What do you think?There’s an equivocation on 4. ‘music’. You want it to mean music as such, and also this particular piece of music which is a percussion piece.
Sorry for the confusion. My latest example was not meant to be merged with the previous examples. It was meant to stand alone. What I mean is, #4 ‘music’ can simply be thought of as ‘that which the composer wrote’. #1 is now ‘percussion’ or ‘percussion section’ (rhythm section), not percussion piece. So, just as anything found in the Bible is “of the Bible” or ‘Biblical’, anything found in the music is “of the music” or ‘musical’. In this case, the composer included percussion in the piece s/he composed, and even if the percussion section consisted of pots and pans being hit with sticks, they are a part of this music and must be considered ‘musical’. So the author (me) is not being equivocal, but instead just states how the percussion (even if the composer wrote for pots and pans in the parts) is musical even though the composer didn’t write a melodic line for the percussion, in the same way the original author’s point was that the doctrine was Biblical, even if the author(s) of the Bible didn’t write the formula in a single statement.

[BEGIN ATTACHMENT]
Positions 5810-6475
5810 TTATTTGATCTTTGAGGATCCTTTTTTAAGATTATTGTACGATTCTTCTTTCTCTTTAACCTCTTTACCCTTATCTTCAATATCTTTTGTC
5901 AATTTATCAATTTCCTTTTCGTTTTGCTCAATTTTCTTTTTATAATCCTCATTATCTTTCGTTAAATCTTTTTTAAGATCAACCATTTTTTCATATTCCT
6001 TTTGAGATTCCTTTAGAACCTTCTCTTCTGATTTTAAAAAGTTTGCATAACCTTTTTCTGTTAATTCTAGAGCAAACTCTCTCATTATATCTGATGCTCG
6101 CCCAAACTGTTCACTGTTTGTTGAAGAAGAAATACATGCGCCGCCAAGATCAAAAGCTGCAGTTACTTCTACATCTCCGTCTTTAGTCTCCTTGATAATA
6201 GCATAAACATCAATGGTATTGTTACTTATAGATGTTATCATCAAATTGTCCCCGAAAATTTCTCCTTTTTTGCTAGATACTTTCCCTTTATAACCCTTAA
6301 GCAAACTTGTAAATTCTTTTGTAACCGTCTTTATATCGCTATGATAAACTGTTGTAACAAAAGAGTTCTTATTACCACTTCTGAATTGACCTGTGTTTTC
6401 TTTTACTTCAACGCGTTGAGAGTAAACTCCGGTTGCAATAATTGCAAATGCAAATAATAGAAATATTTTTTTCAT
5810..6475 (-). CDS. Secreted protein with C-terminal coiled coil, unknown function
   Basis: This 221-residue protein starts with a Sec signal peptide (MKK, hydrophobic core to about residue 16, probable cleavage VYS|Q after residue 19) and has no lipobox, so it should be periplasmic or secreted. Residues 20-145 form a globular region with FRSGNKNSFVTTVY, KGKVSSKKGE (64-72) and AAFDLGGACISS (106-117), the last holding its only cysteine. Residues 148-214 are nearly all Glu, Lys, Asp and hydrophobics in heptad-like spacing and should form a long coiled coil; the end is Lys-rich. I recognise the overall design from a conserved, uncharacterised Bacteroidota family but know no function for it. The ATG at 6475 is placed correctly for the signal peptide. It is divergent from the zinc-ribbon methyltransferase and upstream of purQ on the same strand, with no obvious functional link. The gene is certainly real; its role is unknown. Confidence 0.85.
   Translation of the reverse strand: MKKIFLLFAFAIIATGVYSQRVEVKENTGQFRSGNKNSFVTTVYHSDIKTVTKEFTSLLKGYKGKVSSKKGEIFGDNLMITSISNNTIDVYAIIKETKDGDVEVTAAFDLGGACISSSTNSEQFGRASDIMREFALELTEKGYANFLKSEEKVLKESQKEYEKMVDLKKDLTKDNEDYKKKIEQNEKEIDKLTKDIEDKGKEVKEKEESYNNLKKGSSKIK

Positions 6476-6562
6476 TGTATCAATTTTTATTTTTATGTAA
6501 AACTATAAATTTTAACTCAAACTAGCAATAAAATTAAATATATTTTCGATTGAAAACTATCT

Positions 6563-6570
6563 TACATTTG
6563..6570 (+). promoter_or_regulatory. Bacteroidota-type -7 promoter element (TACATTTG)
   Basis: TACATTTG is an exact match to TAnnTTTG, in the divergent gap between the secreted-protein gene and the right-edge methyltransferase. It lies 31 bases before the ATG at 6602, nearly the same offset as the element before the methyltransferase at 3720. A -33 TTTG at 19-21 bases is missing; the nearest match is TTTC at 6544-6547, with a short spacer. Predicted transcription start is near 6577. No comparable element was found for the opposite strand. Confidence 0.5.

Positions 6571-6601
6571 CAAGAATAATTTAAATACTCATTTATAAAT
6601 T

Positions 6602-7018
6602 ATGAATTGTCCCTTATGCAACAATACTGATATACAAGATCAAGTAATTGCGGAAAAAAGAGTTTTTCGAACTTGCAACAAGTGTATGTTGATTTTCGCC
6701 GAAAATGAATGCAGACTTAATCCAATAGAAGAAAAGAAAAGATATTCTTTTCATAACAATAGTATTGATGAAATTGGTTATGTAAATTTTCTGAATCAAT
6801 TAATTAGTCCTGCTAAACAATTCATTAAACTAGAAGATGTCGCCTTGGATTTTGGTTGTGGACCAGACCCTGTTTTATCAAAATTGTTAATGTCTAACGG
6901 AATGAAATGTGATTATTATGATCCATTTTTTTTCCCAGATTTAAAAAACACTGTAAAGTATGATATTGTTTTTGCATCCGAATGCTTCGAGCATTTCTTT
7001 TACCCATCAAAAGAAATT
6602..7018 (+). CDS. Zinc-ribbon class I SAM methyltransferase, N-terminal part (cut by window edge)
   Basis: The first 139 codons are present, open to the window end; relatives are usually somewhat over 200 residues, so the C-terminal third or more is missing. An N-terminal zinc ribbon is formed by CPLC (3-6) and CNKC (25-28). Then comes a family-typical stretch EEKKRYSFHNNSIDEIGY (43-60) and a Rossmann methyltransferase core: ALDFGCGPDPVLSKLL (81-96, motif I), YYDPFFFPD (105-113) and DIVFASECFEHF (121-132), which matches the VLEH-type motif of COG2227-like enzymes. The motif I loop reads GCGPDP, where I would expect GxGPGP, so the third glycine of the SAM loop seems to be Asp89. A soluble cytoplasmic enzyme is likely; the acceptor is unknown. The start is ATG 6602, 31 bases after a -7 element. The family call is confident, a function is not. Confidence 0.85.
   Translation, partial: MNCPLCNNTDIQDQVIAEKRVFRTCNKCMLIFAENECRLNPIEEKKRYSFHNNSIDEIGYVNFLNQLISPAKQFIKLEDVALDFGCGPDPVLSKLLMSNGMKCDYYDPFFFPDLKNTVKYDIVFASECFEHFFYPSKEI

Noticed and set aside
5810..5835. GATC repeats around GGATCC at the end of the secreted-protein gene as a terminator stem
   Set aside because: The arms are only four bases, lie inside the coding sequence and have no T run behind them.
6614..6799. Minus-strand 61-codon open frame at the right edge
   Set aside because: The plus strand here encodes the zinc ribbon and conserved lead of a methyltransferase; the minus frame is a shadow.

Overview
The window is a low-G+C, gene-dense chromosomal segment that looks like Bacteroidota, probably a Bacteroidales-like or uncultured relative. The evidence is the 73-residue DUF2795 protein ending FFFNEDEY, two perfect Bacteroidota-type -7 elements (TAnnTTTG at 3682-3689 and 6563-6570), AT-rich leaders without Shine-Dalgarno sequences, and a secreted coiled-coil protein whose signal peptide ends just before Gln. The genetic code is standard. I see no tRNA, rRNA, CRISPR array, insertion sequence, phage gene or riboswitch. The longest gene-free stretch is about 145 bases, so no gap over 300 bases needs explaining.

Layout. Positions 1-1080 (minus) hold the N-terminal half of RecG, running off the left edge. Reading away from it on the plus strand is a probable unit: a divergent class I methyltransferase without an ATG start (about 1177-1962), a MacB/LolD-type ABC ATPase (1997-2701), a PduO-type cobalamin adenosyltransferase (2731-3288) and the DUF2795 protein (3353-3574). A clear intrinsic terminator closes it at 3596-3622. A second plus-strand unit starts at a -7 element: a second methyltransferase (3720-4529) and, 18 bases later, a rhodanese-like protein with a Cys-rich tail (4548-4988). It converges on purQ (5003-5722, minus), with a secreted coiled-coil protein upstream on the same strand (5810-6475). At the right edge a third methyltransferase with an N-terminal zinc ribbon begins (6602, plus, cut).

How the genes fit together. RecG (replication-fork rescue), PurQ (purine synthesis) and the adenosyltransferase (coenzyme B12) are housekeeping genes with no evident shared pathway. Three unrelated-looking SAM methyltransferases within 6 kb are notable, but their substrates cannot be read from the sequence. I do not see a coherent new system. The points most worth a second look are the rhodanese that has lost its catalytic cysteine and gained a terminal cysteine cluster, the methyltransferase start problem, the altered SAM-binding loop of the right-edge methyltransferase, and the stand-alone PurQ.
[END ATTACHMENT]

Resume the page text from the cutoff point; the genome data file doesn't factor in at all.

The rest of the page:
The 4. ‘Bible’ must be the ultimate determiner of what is 2. ‘Biblical doctrine’.
However, 4. ‘this piece of music’ cannot be the ultimate determiner of what is 2. ‘musical’.
The #4 ‘Bible’ is the determiner of what is ‘Biblical’. Are you sure that #4 ‘Music’ cannot be the determiner of what is ‘musical’? I would think even dynamic markings, tempo markings, and even articulations which the composer indicated in the music, can be considered as being “of the music” and therefore, musical.
I don’t think you’ll ever write a strictly parallel analogy, because the concepts involved in the original are different and possibly unique.